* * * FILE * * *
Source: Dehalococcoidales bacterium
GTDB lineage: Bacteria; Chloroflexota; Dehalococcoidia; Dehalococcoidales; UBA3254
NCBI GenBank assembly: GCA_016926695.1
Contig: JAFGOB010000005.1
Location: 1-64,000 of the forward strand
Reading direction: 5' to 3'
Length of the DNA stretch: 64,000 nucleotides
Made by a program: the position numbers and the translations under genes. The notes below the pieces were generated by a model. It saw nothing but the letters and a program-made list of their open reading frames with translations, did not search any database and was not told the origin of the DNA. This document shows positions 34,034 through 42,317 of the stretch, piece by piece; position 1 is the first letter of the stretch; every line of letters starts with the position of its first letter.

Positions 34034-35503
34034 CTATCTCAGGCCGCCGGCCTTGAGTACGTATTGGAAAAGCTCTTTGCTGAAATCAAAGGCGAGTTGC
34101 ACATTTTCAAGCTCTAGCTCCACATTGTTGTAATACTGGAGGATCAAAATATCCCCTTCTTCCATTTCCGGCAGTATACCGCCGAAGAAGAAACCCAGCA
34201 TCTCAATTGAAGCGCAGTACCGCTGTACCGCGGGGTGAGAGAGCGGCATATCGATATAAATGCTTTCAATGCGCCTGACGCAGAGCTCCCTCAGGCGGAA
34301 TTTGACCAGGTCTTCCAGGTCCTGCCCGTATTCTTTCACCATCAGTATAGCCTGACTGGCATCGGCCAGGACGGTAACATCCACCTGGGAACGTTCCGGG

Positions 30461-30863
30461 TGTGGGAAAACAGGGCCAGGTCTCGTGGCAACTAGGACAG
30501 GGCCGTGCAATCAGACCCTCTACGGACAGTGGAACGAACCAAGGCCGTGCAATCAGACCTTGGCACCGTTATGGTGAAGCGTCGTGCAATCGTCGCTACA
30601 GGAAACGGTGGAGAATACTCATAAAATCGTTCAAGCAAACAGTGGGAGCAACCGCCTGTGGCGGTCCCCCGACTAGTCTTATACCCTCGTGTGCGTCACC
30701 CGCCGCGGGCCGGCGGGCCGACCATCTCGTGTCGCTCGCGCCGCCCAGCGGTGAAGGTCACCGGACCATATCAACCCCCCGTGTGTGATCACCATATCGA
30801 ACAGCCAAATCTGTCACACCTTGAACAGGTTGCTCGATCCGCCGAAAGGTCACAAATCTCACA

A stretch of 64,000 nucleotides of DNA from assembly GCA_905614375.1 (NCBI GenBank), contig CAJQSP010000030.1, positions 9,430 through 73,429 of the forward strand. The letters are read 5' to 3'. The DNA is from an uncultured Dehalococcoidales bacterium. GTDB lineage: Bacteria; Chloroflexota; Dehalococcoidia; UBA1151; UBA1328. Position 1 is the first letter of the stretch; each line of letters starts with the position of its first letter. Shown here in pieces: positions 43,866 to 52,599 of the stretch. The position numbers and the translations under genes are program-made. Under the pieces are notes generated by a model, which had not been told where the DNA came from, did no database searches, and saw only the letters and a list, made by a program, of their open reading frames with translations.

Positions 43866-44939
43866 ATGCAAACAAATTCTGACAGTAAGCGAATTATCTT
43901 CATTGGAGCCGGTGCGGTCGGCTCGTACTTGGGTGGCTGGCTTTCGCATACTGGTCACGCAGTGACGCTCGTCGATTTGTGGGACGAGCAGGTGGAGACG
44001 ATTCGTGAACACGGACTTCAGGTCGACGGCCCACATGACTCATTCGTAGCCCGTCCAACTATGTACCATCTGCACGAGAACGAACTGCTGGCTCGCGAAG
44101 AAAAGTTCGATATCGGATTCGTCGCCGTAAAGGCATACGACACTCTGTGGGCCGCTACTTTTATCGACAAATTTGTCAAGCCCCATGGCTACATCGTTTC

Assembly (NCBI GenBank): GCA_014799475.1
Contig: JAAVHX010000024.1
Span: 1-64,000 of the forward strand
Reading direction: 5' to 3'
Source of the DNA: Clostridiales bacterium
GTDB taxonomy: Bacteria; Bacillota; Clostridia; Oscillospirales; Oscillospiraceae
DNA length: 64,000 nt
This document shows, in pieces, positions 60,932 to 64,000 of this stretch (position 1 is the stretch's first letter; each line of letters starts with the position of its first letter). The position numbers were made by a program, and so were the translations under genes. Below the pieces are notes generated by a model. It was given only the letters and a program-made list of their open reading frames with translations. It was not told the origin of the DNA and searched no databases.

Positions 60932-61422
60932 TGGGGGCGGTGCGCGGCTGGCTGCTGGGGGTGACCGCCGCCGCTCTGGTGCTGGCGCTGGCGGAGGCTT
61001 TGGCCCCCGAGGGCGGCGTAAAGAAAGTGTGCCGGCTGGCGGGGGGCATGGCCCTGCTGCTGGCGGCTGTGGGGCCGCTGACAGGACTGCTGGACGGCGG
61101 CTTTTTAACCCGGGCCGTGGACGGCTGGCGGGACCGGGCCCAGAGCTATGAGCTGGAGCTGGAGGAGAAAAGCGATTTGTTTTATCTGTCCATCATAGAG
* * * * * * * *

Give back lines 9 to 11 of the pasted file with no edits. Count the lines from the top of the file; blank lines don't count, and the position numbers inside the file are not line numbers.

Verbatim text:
Positions 34034-35503
34034 CTATCTCAGGCCGCCGGCCTTGAGTACGTATTGGAAAAGCTCTTTGCTGAAATCAAAGGCGAGTTGC
34101 ACATTTTCAAGCTCTAGCTCCACATTGTTGTAATACTGGAGGATCAAAATATCCCCTTCTTCCATTTCCGGCAGTATACCGCCGAAGAAGAAACCCAGCA